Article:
The founding father of modern Western Australia was James Stirling, of the area of the Swan River with the HMS Success explored in 1827 and landed the first European on the Rottnest Iceland and later in Cockburn Sound. With him came Charles Fraser from New South Wales there, the botanist was the decisive factor for a settlement due to its assessment of the area.
The first discovery of the colony began on March 8, with one of his team, which went from 13 March to country launches and. In late March, the HMS Success sailed back to Sydney and arrived there on April 15. Stirling then traveled to Britain, where he arrived in July 1828 to showcase the agricultural potential of the Swan River Colony. His main concern was that Promote a free settlement, not an establishment of a colony like that of New South Wales, Port Arthur and Norfolk Iceland by convicts, but the foundation of a colony in the area of the Swan River with him as governor. The result of these reports and the rumor in London on the establishment of a colony of France in the western areas of Australia, possibly at Shark Bay, agreed to the Colonial Office ( the British colonial government) and agreed with his proposal in mid-October 1828.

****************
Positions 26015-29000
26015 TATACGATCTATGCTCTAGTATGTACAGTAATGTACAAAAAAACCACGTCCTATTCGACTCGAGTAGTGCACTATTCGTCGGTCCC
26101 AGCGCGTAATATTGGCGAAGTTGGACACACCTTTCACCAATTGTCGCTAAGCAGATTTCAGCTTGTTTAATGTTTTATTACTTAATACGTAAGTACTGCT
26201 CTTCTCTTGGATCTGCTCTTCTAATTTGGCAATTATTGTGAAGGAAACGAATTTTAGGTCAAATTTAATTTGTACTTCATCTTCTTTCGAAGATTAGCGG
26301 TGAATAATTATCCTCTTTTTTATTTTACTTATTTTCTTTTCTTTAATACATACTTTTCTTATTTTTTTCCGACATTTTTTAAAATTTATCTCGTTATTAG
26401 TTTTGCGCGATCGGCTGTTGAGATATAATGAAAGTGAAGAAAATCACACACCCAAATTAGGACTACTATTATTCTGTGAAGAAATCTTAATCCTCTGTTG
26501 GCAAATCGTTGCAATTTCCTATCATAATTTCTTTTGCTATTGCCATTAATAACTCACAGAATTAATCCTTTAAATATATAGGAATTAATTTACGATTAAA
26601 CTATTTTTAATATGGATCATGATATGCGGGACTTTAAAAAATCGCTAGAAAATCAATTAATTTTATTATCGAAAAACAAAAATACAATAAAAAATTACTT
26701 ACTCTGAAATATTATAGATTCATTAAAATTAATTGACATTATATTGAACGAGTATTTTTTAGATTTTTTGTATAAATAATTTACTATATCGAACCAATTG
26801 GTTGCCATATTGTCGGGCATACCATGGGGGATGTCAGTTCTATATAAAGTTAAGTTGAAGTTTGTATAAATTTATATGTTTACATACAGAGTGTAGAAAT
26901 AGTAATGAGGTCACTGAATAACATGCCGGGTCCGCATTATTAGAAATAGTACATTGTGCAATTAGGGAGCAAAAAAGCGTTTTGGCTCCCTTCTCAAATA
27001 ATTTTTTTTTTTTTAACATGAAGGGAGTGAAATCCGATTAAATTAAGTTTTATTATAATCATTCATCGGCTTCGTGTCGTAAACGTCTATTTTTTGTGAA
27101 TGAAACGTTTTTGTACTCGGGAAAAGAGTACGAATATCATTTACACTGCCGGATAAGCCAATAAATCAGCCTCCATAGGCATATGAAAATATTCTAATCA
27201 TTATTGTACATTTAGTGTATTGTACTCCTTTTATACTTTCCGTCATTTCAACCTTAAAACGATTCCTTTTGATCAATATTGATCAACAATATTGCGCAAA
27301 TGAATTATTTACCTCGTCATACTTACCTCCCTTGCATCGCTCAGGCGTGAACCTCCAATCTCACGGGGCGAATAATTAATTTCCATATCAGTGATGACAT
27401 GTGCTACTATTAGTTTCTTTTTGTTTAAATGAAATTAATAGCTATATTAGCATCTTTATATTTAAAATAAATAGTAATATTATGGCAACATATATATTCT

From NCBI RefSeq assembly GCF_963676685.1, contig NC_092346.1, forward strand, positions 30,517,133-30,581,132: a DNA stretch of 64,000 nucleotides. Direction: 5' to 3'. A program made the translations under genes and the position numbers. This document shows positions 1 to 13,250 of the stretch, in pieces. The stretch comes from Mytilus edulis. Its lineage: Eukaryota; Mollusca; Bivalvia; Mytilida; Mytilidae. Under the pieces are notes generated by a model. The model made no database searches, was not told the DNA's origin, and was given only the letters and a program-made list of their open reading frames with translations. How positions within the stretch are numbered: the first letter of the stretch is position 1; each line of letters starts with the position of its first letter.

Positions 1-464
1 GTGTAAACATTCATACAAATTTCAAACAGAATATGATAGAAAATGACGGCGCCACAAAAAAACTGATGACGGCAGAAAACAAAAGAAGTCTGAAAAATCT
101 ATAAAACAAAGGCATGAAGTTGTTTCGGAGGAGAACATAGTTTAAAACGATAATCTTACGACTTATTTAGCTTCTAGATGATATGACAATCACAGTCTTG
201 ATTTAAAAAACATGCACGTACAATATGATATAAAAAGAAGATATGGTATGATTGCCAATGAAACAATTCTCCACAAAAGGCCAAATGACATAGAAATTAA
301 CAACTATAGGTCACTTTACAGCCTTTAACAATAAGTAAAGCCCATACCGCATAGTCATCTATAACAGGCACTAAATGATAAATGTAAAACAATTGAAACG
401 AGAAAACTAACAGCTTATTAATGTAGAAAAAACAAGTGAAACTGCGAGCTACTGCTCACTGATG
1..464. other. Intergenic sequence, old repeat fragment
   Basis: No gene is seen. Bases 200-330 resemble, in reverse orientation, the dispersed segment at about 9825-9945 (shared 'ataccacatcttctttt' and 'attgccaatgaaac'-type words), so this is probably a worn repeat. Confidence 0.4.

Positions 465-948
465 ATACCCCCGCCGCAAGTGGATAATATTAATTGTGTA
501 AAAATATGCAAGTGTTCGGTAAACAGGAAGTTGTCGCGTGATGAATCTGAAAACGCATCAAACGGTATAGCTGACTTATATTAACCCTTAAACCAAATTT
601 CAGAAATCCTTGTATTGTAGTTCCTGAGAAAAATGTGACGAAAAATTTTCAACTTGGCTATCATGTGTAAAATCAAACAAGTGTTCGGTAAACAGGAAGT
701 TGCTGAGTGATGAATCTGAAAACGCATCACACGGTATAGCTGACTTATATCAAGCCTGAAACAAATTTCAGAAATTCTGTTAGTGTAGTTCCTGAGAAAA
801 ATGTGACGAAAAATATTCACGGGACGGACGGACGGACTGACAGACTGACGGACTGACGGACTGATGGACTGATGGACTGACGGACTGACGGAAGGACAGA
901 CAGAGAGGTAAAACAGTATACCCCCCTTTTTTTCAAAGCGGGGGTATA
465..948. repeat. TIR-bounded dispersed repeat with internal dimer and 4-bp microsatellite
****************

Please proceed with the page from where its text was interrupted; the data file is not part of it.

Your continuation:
In December 1828 reserved to the Secretary of the Colonial Government, George Murray, land for the crown, for management, for training purposes and reserved government land on the coast: "The most cursory exploration had Preceded the British decision to found a colony at the Swan River; the most makeshift arrangements were to govern its initial establishment and the granting of land; and the most sketchy surveys were to be made before the grants were Actually occupied. A set of regulations were worked out for distributing country to settlers on the basis of land grants ".